Salt in medicines, a health risk

Salt in medicines, a health risk
Dissolvable painkillers could pose a health risk for millions because of their high salt quantity.

Some soluble medicines, when taken at their highest daily dose, could see users exceed their recommended daily salt intake.

According to British researchers the high-sodium medicines, used by millions around the world, could have dangerous consequences.

The study found a link between the effervescent tablets, stroke and heart attacks.

The research compared patients who took the same medications that didn’t contain salt with those who regularly used the effervescent or soluble variations. Those who chose the latter increased their risk of dying from a heart attack, stroke or simile vascular cause by a fifth.

The medication was also found to increase the development of high blood pressure or hypertension sevenfold – the root of the problem argues the study’s lead researcher Dr Jacob George, from Dundee University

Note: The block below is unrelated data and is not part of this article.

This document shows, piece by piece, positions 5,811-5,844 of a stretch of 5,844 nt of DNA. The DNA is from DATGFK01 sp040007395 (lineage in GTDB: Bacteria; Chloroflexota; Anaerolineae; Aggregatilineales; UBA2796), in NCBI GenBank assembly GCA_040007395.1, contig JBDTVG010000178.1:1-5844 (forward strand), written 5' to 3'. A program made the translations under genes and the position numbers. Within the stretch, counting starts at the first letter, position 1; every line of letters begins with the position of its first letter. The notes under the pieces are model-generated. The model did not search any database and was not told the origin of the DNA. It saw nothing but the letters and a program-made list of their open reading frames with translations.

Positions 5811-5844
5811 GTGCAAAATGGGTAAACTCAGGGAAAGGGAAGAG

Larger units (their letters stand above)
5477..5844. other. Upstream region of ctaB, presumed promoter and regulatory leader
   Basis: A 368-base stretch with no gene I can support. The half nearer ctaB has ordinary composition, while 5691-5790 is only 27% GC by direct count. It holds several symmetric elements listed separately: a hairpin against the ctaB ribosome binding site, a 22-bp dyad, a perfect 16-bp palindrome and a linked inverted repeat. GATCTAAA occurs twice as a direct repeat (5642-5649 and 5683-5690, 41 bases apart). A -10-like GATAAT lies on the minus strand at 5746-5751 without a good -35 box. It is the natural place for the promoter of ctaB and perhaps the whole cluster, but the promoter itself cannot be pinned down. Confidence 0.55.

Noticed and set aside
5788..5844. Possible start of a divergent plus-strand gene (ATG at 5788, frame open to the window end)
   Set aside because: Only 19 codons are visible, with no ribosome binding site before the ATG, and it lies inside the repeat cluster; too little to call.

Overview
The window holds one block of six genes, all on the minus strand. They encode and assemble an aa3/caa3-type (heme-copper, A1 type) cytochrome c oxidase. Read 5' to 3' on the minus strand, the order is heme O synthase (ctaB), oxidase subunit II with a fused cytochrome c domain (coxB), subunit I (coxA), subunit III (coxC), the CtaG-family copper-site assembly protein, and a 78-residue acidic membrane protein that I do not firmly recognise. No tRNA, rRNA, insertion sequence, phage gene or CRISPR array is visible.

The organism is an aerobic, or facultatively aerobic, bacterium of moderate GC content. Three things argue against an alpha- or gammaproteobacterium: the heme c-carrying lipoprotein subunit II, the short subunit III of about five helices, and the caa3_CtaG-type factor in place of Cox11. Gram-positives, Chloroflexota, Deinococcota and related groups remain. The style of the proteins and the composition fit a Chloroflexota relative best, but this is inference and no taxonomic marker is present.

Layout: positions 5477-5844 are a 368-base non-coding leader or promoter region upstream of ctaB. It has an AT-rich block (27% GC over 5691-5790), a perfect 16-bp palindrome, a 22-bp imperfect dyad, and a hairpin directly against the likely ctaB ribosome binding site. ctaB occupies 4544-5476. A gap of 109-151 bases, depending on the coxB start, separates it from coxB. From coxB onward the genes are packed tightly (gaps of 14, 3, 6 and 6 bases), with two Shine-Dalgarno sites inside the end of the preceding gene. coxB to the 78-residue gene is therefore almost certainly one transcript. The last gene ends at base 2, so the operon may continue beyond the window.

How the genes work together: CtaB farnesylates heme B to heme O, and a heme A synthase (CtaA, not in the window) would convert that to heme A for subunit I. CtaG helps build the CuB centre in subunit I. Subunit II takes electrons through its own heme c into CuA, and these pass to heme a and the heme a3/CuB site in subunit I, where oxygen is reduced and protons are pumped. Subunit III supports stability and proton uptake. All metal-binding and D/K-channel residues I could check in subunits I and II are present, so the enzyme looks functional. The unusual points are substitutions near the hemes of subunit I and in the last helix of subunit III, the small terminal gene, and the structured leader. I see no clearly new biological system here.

“We know that high salt causes hypertension and that hypertension leads to stroke.”

Sodium and bicarbonate are often combined to give medications an effervescent or dissolvable quality. Researchers looked at over 24 types of medications with this quality,including aspirin, paracetemol and supplements.

The danger is that  many people buy these types of medication without a script and researchers say they need to be made aware of the risks involved.

They also believe that pharmaceutical companies should look at manufacturing these medicines with less sodium.

Sodium levels in tablets can range between 3mmol and 18mmol – roughly a fifth of a teaspoon. But someone who takes eight soluble paracetemol tablets- the maximum daily dose- would be ingesting almost 150mmol of sodium, exceeding their daily allowance.



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